Egypt’s young Facebook revolutionaries fail to inspire voters


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REPORTING FROM CAIRO -- The young revolutionaries who plugged into social media to ignite a revolution that brought down Hosni Mubarak failed to excite voters and fared poorly in Egypt’s first round of parliamentary elections, according to officials results released Sunday.

Hampered by political naivete, egos and lack of funding, the young activists were overwhelmed at the polls by better organized Islamists. The multiphase elections, which end in January, have so far indicated that activists have been unable to turn the passion they inspired last winter in Tahrir Square into political capital, winning only a fraction of the more than 8 million votes cast last week.


‘Young revolutionaries have struggled with political inexperience at some points, and suffered from lack of funds and organization at others,’ said Imad Gad, a political analyst with Al Ahram Center for Political and Strategic Studies. ‘This didn’t enable them to reach voters or carry out strong campaigns like those of the Muslim Brotherhood or the Egyptian Bloc.’

Islamists, represented by the Muslim Brotherhood’s Freedom and Justice Party and the ultraconservative Salafis of Al Nour Party, dominated the vote. Official figures reported by the state news agency MENA showed that the FJP won 3.5 million votes, followed by Al Nour with 2.3 million. The secular Egyptian Bloc finished with 1.29 million. The Wafd Party and the relatively moderate Islamic party Al Wasat finished with fewer than 1 million voters each.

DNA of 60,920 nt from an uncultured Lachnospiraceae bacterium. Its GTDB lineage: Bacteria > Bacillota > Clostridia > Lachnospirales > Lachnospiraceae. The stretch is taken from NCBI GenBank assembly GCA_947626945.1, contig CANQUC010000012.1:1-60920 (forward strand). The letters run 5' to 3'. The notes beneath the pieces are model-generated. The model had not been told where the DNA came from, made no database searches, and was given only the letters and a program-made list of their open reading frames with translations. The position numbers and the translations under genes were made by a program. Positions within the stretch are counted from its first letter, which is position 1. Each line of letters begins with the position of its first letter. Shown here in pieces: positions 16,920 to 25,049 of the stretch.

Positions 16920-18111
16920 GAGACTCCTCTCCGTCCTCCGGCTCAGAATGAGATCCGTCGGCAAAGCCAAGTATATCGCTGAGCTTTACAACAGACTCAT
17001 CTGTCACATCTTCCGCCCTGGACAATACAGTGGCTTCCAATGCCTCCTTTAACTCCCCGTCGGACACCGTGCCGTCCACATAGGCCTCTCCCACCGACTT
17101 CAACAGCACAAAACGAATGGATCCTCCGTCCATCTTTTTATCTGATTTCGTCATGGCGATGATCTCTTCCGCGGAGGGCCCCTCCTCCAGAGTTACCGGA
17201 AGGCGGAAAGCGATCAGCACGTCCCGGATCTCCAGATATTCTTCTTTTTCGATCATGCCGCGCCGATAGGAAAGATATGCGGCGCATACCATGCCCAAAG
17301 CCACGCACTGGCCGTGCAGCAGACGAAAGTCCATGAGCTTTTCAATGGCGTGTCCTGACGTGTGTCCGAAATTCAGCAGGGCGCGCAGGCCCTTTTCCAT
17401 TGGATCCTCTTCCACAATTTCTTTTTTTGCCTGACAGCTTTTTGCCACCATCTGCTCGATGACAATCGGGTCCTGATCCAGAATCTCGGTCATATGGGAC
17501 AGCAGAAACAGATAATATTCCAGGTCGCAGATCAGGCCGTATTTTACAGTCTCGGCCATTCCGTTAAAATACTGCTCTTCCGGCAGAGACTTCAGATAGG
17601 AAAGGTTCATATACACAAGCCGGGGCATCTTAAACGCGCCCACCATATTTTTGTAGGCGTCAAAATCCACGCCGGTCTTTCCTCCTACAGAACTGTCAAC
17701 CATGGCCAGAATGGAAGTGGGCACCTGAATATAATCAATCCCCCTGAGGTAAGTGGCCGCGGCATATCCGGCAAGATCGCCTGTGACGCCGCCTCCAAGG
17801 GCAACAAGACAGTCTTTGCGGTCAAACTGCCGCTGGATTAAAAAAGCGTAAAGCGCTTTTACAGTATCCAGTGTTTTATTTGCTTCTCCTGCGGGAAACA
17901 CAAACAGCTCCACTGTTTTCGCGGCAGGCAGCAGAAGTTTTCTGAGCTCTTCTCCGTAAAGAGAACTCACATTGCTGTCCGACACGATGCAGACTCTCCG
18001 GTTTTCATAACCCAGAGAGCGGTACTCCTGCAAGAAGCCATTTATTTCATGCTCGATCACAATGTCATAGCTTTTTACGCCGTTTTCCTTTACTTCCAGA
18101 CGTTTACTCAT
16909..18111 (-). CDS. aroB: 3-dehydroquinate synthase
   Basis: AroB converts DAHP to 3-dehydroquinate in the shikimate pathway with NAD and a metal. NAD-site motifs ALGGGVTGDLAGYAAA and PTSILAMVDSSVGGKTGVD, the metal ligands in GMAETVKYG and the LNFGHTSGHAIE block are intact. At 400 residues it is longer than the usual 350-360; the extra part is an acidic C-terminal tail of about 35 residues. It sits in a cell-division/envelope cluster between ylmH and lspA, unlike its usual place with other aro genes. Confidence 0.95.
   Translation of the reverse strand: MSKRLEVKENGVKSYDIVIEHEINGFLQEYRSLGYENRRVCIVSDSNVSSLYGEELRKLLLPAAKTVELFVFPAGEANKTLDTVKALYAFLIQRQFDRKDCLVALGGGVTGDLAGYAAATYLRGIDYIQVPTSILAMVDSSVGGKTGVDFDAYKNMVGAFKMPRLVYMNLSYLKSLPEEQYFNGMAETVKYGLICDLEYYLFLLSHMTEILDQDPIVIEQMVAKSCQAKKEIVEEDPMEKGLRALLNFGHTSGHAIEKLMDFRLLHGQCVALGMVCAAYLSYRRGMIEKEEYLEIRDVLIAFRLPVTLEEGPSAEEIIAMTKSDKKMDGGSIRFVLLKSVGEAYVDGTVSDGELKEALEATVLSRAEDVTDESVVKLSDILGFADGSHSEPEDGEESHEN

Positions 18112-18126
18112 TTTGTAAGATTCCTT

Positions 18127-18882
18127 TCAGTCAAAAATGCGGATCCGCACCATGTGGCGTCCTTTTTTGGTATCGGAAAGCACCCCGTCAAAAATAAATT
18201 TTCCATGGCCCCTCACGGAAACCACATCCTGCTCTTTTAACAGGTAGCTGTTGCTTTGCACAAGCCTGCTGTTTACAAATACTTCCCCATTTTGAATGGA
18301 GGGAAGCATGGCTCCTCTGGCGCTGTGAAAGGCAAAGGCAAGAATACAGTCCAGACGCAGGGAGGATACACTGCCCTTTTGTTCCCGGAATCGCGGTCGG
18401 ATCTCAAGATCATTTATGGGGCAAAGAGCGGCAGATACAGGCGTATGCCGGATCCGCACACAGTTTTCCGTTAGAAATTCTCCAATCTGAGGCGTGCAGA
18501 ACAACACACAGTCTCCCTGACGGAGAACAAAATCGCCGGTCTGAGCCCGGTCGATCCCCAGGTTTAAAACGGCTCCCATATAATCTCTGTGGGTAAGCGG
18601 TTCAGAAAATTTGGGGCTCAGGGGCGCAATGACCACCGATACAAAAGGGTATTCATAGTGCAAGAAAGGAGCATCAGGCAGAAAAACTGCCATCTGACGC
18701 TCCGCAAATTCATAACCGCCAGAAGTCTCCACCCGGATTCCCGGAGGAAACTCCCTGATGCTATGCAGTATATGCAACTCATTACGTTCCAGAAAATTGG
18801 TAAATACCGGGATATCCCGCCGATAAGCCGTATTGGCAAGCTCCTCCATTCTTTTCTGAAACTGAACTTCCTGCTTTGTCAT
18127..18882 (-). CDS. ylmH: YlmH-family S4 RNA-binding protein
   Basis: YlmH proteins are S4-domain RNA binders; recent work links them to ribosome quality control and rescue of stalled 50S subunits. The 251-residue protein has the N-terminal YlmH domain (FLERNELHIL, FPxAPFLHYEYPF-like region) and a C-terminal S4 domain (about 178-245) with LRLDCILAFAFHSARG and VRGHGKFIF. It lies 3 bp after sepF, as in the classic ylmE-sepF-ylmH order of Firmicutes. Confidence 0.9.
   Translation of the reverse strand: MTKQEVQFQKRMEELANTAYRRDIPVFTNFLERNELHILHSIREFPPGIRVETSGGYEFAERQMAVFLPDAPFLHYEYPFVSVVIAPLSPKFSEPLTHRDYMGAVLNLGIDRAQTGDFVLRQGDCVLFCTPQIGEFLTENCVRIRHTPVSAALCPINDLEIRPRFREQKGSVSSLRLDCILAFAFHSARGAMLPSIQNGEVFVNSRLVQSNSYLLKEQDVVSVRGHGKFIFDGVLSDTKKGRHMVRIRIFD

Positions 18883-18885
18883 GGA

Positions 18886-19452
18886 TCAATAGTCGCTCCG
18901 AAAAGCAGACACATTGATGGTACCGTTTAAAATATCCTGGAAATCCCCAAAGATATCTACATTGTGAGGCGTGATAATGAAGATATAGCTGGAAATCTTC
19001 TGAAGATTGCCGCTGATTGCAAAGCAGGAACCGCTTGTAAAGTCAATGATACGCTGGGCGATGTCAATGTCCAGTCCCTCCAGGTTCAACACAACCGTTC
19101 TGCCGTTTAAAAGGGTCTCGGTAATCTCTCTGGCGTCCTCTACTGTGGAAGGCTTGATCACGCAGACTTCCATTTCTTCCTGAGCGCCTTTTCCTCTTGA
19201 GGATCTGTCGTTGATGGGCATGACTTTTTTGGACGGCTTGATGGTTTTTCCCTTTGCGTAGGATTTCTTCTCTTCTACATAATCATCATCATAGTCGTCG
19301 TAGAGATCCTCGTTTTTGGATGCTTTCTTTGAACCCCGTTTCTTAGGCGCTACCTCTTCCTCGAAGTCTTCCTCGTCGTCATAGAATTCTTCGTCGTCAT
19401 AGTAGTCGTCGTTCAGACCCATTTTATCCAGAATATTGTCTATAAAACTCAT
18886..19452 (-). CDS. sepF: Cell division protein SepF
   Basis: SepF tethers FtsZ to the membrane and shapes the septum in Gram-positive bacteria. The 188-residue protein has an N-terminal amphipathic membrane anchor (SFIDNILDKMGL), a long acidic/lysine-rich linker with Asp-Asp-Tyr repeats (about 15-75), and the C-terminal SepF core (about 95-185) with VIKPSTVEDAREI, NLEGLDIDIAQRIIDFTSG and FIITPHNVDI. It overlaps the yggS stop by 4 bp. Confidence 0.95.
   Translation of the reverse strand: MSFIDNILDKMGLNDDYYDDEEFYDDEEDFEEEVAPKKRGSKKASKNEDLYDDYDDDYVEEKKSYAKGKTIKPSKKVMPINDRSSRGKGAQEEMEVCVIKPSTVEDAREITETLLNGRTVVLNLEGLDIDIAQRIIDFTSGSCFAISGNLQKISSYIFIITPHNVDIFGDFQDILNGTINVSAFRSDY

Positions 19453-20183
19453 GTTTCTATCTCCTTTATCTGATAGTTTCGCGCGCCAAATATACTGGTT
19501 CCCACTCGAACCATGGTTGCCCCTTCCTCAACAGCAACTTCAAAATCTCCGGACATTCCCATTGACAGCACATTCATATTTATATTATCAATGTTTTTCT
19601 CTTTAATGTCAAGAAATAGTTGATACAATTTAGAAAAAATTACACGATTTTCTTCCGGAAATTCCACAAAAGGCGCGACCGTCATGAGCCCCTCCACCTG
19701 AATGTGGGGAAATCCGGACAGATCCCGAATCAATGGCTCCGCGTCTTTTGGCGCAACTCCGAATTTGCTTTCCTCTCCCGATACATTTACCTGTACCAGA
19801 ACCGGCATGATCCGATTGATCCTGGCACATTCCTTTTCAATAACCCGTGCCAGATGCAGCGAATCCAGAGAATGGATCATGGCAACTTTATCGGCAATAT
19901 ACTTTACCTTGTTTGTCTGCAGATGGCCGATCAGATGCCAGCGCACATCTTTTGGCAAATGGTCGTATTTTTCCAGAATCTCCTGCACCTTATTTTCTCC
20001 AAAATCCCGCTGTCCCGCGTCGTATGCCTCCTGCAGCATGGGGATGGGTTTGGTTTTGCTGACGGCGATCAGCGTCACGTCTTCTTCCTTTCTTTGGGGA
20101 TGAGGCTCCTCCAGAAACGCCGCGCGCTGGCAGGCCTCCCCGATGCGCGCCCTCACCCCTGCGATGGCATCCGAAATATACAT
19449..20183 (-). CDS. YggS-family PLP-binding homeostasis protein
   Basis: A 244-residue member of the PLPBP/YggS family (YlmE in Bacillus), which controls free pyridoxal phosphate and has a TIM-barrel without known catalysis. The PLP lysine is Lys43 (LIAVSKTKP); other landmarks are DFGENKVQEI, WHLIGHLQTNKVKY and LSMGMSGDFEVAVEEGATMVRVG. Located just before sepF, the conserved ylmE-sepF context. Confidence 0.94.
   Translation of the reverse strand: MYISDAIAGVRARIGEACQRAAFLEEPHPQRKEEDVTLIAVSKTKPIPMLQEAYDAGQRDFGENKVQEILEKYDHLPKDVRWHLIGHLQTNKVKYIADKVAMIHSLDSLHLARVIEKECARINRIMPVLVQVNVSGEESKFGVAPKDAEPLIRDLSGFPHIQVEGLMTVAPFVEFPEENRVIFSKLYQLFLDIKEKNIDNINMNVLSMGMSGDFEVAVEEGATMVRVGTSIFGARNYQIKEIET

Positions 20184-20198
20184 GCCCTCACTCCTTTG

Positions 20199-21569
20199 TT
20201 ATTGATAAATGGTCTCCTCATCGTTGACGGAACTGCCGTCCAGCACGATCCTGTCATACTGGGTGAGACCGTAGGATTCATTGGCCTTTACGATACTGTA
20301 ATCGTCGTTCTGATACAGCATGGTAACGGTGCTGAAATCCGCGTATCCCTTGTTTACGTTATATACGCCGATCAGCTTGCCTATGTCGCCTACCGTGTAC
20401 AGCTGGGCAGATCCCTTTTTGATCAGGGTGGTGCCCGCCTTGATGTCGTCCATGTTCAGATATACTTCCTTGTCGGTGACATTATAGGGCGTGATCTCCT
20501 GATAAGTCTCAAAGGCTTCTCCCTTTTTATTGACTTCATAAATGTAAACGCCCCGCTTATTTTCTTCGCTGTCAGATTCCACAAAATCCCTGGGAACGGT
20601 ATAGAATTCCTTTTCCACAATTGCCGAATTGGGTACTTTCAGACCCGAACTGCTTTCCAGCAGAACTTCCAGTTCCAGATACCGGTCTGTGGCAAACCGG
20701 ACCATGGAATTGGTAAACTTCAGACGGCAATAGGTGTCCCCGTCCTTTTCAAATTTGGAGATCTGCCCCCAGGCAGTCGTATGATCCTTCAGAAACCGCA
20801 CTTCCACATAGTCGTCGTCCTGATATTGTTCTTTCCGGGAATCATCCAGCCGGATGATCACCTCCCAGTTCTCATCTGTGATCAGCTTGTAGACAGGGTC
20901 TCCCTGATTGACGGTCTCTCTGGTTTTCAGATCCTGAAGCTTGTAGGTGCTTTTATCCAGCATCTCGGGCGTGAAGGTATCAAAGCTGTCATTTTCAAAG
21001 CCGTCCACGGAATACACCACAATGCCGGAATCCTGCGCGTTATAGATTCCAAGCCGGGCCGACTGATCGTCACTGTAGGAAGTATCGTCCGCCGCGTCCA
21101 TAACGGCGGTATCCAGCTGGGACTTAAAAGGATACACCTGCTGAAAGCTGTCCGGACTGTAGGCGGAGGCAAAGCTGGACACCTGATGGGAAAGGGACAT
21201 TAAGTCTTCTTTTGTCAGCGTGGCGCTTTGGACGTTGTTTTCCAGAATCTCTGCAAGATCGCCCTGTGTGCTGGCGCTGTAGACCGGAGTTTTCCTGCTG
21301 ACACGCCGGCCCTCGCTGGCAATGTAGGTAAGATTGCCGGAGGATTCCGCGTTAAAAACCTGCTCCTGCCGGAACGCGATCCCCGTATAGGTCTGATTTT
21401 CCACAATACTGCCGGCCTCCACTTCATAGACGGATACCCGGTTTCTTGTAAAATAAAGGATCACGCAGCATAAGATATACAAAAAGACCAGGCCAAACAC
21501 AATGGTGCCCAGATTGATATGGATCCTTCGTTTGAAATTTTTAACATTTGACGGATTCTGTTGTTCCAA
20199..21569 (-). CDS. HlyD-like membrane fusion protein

The young revolutionaries’ coalition, known as the Continuing Revolution, won no more than 336,000 votes in the elections’ first stage, which covered nine of the country’s 27 governorates.

Unlike other parties that began campaigning immediately after the revolution, young activists spent less time on politics than on repeated protests against the ruling Supreme Council of the Armed Forces, which replaced Mubarak and expanded martial law. Protests broke out days before the elections, leaving 42 people dead in clashes between demonstrators and riot police.

‘We were camping in Tahrir up until two days before election day,’ said Khaled Sayed, a prominent activist who lost his race in a Cairo suburb. ‘The second reason we didn’t do well was the sectarian nature of the voting instigated by the Islamists. This made many liberals vote for Egyptian Bloc as a balance to the Islamists.’

Formed by six new political parties and the Jan. 25 Revolution Youth Coalition, the Continuing Revolution members are professionals in their 20s and 30s who used Facebook and other social media to rouse the Egyptian masses in protests that toppled Mubarak in February. But the young did not have the grass-roots support and the lure of religion that propelled Islamists. They also failed to reach beyond the Internet to connect directly with poor and middle class Egyptians.


Many Egyptians regarded the activists as brash upstarts and not politicians who could lead the country out of economic and social turmoil. Continuing Revolution members are not expected to perform much better in the coming rounds of elections in southern and central governorates dominated by Islamists and tribal leaders. The Muslim Brotherhood, as expected, is benefiting from its religious message and its decades-long reputation as the most credible opposition to Mubarak.

‘The next parliament will be illegitimate because religious slogans were excessively used and religious parties violated elections rules and regulations,’ Aboul Ezz Hariri, a member of Continuing Revolution, told reporters. ‘This did not give newly formed parties the chance to fairly compete.’

The second stage of elections is scheduled to be held on Dec.14 and 15. The final round will take place on Jan.3 and 4.


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